Germany has universal coverage but does not operate a single-payer system. Instead, everyone living in Germany is required to maintain health coverage. Most employees in Germany are automatically enrolled in one of more than 100 non-profit "sickness funds," paid for by a combination of employee and employer contributions.

Alternatively, there are private health insurance plans available, but only about 10% of German residents choose private health insurance.  


Singapore has universal coverage, and large health care expenses are covered (after a deductible) by a government-run insurance system called MediShield. But Singapore also requires everyone to contribute 4% to 10.5% of their income to a MediSave account.

When patients need routine medical care, they can take money out of their MediSave accounts to pay for it, but the money can only be used for certain expenses, such as medications on a government-approved list.

In Singapore, the government directly subsidizes the cost of health care rather than the cost of insurance (in contrast with the approach that the United States takes with coverage purchased through the ACA health exchanges, in which the cost of the health insurance is subsidized). As a result, the amount people have to pay for their healthcare in Singapore is much lower than it would be under the U.S. model.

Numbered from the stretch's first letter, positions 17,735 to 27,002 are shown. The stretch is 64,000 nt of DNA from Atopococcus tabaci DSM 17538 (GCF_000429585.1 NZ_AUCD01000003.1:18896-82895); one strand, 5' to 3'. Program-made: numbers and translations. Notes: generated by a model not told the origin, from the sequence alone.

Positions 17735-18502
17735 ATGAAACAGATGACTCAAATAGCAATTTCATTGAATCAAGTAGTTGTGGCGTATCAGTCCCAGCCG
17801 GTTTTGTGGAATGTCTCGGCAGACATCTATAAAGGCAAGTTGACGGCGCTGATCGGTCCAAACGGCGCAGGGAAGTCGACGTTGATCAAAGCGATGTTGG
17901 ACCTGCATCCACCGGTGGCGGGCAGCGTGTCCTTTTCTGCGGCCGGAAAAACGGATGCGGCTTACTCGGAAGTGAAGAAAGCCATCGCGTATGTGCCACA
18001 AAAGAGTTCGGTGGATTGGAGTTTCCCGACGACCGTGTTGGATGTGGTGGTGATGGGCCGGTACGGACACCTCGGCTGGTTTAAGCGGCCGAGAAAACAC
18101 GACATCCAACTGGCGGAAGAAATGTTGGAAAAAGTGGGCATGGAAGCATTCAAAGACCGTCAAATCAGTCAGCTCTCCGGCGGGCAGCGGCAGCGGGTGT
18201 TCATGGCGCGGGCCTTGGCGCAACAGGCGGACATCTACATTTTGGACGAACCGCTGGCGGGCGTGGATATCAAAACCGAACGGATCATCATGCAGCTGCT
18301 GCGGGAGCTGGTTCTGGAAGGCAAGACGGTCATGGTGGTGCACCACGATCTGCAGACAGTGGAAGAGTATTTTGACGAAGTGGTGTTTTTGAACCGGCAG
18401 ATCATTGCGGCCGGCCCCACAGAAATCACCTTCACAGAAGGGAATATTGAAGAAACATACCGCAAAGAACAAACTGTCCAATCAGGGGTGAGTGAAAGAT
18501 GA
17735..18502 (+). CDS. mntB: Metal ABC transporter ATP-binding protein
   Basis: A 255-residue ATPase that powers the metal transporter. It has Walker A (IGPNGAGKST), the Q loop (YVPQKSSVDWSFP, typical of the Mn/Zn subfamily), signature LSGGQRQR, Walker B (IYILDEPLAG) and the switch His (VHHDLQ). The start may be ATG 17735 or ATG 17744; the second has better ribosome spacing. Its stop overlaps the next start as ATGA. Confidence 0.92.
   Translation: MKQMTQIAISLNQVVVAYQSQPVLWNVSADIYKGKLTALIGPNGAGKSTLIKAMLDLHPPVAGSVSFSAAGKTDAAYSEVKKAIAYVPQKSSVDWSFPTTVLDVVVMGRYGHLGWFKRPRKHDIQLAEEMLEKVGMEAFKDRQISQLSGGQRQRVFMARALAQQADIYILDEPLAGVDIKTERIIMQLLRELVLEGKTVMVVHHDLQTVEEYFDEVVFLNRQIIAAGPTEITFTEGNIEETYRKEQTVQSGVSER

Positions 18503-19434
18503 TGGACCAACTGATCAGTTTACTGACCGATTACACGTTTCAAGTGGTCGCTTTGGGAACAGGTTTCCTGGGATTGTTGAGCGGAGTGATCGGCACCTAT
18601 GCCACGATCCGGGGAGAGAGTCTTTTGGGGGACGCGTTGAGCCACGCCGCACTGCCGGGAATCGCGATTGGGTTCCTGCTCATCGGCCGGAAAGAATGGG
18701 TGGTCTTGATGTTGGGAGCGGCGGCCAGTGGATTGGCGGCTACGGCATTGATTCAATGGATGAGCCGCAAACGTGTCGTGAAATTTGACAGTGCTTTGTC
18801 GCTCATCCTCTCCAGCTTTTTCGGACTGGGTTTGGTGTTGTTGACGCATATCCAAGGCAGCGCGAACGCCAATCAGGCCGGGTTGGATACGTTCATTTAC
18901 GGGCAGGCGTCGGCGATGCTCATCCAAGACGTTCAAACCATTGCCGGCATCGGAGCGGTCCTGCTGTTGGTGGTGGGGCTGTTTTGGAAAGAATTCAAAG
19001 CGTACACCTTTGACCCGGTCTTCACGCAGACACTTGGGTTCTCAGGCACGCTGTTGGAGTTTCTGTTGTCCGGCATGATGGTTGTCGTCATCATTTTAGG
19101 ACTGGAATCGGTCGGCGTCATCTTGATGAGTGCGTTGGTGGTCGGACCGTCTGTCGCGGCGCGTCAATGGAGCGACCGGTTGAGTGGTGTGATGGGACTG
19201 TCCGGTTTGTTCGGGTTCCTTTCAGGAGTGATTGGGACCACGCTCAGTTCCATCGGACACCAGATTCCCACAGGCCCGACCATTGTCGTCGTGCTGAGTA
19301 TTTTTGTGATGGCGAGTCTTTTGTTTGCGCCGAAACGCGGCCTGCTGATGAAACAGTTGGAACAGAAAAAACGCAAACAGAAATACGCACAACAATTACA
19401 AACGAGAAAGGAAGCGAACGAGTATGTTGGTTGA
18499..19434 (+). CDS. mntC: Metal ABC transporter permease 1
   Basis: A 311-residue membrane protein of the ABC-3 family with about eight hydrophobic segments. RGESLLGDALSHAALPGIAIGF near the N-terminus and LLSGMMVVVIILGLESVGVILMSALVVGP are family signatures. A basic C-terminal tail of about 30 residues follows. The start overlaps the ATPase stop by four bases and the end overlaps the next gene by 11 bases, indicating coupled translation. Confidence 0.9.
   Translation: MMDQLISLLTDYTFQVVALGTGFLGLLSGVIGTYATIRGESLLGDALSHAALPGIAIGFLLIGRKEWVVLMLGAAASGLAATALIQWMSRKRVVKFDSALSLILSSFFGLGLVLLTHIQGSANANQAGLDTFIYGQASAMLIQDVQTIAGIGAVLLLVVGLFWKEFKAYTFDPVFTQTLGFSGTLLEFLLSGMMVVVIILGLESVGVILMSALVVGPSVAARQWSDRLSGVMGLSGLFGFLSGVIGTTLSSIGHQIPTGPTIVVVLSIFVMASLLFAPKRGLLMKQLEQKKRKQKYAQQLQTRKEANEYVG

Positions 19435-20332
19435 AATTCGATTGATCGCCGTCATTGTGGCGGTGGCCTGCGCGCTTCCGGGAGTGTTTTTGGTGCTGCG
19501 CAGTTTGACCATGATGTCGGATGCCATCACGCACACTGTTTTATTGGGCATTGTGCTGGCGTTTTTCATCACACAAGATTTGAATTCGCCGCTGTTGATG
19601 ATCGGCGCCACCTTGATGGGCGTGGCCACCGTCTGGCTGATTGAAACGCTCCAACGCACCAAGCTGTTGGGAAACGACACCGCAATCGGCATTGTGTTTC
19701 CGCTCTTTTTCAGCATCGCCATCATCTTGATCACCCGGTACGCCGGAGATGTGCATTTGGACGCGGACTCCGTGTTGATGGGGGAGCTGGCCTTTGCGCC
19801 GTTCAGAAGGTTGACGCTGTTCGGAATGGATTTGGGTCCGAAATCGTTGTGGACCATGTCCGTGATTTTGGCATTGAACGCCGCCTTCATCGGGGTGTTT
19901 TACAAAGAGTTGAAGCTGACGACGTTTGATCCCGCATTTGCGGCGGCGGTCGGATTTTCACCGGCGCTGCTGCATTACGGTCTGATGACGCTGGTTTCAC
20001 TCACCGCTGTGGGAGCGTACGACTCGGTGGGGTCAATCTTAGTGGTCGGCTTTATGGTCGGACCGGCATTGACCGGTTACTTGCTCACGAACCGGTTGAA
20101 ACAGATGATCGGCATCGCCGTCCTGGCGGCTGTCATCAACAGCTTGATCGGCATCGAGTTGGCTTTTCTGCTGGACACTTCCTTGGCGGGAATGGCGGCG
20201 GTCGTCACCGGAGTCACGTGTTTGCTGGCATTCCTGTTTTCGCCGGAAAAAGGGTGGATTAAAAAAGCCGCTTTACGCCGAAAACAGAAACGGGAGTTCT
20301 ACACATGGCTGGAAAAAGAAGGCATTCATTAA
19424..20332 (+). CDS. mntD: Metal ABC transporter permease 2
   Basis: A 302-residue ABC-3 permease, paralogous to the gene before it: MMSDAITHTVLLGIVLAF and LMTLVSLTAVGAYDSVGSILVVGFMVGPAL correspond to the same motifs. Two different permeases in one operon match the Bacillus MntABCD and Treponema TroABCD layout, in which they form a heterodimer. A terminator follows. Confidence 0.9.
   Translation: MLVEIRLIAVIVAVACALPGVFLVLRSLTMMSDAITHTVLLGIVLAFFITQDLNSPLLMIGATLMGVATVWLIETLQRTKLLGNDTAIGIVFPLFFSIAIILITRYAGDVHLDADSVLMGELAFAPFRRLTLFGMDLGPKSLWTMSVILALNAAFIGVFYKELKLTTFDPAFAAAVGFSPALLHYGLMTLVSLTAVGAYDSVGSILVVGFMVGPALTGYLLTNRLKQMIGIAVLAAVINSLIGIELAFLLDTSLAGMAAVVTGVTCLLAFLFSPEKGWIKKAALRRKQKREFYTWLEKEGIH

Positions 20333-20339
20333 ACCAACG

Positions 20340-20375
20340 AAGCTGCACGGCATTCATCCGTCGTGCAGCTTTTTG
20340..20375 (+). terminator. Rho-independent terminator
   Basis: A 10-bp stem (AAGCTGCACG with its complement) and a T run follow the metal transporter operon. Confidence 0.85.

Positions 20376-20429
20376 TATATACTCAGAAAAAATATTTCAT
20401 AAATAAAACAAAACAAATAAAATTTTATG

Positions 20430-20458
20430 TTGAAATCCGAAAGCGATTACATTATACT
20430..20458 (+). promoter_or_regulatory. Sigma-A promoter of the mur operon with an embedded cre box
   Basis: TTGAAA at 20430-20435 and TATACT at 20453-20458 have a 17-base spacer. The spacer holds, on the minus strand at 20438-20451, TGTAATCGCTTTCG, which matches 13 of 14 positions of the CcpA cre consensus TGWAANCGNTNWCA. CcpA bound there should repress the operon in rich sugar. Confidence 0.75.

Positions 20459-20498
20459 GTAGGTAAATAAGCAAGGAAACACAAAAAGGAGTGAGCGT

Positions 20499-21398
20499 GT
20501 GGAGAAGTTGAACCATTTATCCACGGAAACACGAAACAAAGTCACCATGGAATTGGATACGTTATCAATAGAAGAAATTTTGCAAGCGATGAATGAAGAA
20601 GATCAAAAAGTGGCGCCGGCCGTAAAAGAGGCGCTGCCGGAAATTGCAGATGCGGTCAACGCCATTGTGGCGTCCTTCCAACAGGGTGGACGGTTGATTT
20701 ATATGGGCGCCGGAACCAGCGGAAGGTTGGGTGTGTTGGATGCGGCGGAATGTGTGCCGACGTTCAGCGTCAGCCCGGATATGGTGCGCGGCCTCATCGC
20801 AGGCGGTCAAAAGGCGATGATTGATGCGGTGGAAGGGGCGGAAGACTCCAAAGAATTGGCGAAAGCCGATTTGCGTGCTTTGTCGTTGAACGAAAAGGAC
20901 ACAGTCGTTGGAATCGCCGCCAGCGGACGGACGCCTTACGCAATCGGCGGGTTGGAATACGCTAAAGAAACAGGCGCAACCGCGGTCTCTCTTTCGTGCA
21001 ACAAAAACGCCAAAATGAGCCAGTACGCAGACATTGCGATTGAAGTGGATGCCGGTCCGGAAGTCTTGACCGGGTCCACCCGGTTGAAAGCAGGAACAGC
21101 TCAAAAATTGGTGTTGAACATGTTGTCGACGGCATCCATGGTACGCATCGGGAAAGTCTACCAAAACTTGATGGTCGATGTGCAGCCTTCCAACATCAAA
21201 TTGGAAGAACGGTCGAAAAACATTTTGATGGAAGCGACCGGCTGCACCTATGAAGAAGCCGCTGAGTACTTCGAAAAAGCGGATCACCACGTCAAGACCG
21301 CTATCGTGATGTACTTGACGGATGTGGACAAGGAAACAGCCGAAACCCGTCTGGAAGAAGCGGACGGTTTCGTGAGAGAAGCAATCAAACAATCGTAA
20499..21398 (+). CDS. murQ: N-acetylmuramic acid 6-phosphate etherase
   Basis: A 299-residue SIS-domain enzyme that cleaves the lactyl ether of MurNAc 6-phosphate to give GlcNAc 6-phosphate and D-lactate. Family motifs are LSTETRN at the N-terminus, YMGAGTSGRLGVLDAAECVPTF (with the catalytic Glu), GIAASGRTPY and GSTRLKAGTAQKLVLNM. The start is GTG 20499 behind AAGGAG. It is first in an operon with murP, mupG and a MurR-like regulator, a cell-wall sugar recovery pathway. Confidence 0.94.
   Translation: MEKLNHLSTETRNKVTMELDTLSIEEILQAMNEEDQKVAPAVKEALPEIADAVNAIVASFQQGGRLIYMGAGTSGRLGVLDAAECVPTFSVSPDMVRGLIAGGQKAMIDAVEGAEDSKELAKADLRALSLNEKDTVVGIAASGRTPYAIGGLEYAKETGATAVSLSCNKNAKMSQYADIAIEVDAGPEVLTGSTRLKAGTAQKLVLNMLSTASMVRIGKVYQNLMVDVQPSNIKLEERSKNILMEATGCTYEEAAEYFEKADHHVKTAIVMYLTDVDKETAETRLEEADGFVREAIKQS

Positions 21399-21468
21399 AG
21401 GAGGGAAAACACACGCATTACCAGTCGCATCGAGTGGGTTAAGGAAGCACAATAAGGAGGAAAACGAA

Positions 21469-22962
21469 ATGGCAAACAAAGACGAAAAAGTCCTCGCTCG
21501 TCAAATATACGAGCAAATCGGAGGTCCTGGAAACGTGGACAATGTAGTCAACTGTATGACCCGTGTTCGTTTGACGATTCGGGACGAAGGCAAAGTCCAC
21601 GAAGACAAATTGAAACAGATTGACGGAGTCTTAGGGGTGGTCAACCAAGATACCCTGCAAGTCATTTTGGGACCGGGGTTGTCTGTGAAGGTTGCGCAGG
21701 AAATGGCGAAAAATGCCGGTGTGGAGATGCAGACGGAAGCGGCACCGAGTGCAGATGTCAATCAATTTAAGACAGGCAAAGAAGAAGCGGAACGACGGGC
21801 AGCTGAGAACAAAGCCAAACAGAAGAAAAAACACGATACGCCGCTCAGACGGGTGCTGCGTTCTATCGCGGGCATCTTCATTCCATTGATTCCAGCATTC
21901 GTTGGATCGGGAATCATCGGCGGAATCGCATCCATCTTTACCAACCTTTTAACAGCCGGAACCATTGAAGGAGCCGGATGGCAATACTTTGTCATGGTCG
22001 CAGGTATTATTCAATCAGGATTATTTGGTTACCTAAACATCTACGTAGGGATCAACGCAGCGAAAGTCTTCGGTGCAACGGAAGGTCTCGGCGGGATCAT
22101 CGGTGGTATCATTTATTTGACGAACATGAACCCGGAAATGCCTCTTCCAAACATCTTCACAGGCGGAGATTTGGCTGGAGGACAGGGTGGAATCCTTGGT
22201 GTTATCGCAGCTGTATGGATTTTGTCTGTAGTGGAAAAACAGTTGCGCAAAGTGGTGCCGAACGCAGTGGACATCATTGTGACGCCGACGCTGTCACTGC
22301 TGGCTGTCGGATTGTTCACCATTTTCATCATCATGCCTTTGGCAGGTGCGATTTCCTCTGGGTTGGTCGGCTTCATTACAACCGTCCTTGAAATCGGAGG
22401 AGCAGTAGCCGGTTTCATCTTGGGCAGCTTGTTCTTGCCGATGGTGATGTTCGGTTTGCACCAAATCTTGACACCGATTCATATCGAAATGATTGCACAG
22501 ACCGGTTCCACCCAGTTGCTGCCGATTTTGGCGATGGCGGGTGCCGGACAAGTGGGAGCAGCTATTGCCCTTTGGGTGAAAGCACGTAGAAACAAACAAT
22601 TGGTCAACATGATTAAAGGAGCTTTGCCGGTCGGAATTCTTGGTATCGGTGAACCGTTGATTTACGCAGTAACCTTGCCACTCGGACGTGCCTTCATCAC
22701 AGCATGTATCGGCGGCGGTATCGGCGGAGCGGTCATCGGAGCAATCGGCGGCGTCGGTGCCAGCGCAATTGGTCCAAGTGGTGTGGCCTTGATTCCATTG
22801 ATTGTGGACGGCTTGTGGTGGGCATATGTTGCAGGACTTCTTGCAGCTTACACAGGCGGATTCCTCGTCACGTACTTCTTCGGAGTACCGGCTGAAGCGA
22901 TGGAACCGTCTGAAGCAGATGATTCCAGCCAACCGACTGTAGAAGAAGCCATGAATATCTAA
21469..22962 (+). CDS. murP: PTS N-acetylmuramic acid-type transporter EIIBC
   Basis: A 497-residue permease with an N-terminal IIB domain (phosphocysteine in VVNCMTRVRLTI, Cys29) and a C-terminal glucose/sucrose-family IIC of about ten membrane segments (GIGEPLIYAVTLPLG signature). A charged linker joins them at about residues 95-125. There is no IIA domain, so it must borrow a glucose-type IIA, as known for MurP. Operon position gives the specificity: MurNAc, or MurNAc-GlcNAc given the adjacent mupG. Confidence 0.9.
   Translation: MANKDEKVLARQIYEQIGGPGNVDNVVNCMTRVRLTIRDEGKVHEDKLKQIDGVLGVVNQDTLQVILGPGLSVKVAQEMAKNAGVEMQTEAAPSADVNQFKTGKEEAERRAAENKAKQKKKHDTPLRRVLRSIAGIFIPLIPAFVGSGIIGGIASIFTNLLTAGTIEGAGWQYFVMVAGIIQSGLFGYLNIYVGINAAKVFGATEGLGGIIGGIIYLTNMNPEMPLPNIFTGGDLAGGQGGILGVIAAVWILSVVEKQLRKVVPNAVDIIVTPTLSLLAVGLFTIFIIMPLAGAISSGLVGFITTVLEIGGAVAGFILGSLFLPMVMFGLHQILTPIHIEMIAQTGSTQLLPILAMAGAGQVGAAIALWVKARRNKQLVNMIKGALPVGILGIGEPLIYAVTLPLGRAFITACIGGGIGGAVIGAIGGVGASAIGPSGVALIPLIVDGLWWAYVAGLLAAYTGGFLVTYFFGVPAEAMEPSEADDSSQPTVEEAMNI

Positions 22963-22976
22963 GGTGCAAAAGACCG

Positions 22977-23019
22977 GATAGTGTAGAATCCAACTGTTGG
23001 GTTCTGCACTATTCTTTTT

Japan has universal coverage but does not use a single-payer system. Coverage is mainly provided via thousands of competing health insurance plans in the Statutory Health Insurance System (SHIS).

Residents are required to enroll in coverage and pay ongoing premiums for SHIS coverage, but there is also an option to buy private, supplemental health insurance.

By implementing a less burdensome single-payer model (rather than the separate government, private, and government-linked private health insurance mechanisms that are used in the United States), governments like Japan are able to better streamline their national healthcare delivery.

United Kingdom

The United Kingdom is an example of a country with universal coverage and a single-payer system. Technically speaking, the U.K. model can also be classified as socialized medicine since the government owns most of the hospitals and employs the medical providers.

Funding for the U.K. National Health Service (NHS) comes from tax revenue. Residents can purchase private health insurance if they want to. It can be used for elective procedures in private hospitals or to gain faster access to care without the waiting period that might otherwise be imposed for non-emergency situations.

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13 Sources